As they were constructing a hotel in rural Northumberland, construction workers uncovered human bones believed to date back more than 4,000 years ago.
While renovating the Tankerville Arms in Wooler, workers discovered a Bronze Age stone burial chamber – or cist.
Digger driver struck the stone coffin while digging drains. He then removed the cover slab to reveal a hollow interior.
A tiny, ‘beautifully made’ flint knife was found at the skeleton’s feet.
A team of archaeologists is investigating the location in order to determine the gender of the skeleton and whether there are more remains nearby.
the cist dates from between 2200 and 1750 BC, according to Northumberland County Council estimations.
Four upright stones support the cover slab on top, says local archaeologist Roger Mike.
If it was a lady, she would have been buried on her right side with her head facing west.
‘It also appears to have been burned,’ he added.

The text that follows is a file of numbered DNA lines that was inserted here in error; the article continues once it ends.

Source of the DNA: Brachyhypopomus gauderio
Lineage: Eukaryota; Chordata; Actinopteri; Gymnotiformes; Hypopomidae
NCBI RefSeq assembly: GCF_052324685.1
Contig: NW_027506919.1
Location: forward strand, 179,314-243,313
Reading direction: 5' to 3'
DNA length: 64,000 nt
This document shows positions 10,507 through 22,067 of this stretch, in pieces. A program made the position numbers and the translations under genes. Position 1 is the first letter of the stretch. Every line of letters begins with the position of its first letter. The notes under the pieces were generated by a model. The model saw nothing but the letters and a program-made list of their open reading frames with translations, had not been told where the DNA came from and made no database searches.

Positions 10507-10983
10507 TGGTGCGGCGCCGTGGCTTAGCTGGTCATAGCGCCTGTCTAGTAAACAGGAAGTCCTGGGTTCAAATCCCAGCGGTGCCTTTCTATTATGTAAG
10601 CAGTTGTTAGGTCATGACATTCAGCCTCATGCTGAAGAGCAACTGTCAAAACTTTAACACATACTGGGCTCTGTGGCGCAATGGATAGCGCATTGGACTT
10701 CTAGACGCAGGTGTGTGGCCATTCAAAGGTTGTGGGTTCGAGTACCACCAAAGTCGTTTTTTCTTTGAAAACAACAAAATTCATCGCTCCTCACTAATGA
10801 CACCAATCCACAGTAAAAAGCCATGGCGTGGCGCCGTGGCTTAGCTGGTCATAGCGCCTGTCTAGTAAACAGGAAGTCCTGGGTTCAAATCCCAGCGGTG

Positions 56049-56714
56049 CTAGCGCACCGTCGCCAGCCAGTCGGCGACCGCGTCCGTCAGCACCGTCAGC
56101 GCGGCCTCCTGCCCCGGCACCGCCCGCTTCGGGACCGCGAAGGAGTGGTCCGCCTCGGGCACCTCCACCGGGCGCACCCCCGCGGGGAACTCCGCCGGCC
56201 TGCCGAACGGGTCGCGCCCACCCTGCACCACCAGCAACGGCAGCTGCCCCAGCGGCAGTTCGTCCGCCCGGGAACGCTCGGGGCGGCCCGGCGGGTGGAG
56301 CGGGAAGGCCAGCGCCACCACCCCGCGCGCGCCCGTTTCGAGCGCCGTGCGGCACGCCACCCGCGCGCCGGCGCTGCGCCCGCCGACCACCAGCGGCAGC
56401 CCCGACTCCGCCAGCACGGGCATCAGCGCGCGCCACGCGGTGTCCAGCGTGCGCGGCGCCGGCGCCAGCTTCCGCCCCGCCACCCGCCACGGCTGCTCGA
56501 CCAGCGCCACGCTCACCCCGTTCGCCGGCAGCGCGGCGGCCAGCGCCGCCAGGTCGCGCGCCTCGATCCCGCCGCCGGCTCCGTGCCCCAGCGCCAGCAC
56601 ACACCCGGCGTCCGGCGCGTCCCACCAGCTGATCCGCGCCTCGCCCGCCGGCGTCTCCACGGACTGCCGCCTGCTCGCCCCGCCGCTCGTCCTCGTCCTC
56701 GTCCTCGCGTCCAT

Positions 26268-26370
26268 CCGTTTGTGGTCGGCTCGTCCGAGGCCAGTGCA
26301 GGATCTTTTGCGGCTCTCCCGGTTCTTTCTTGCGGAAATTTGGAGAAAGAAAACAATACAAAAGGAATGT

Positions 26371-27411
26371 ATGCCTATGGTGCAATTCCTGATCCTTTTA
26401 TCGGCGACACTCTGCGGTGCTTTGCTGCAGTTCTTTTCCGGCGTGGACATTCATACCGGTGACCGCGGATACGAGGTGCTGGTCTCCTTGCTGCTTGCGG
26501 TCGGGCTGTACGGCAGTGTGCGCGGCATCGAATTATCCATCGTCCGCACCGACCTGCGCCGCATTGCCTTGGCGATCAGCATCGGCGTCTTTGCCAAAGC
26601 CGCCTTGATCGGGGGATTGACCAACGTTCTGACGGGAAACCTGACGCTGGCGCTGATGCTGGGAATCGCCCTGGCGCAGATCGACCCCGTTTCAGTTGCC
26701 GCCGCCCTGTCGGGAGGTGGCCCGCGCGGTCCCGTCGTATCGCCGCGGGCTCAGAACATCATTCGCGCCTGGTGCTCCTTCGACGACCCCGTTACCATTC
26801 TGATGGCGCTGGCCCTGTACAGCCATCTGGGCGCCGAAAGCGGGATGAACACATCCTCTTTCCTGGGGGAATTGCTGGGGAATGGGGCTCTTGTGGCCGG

Although we have no notion of their religious views, our knowledge of the symbols they left behind gives us a glimpse into their worldview.
At the time of burial, the knife would have been a valuable object and was placed in the grave to be used in the hereafter, according to Mr.
As Charlotte Lowery, the hotel manager, said: “These last several days have been full of excitement.” An astonishing discovery has been made!
They were installing the last drain when they came upon a huge flat stone that didn’t belong there.
From cup-and-ring patterns to henges and hillforts, Northumbria is home to several archaeologically noteworthy monuments like Ad Gedfrin, the ancient kings’ palace.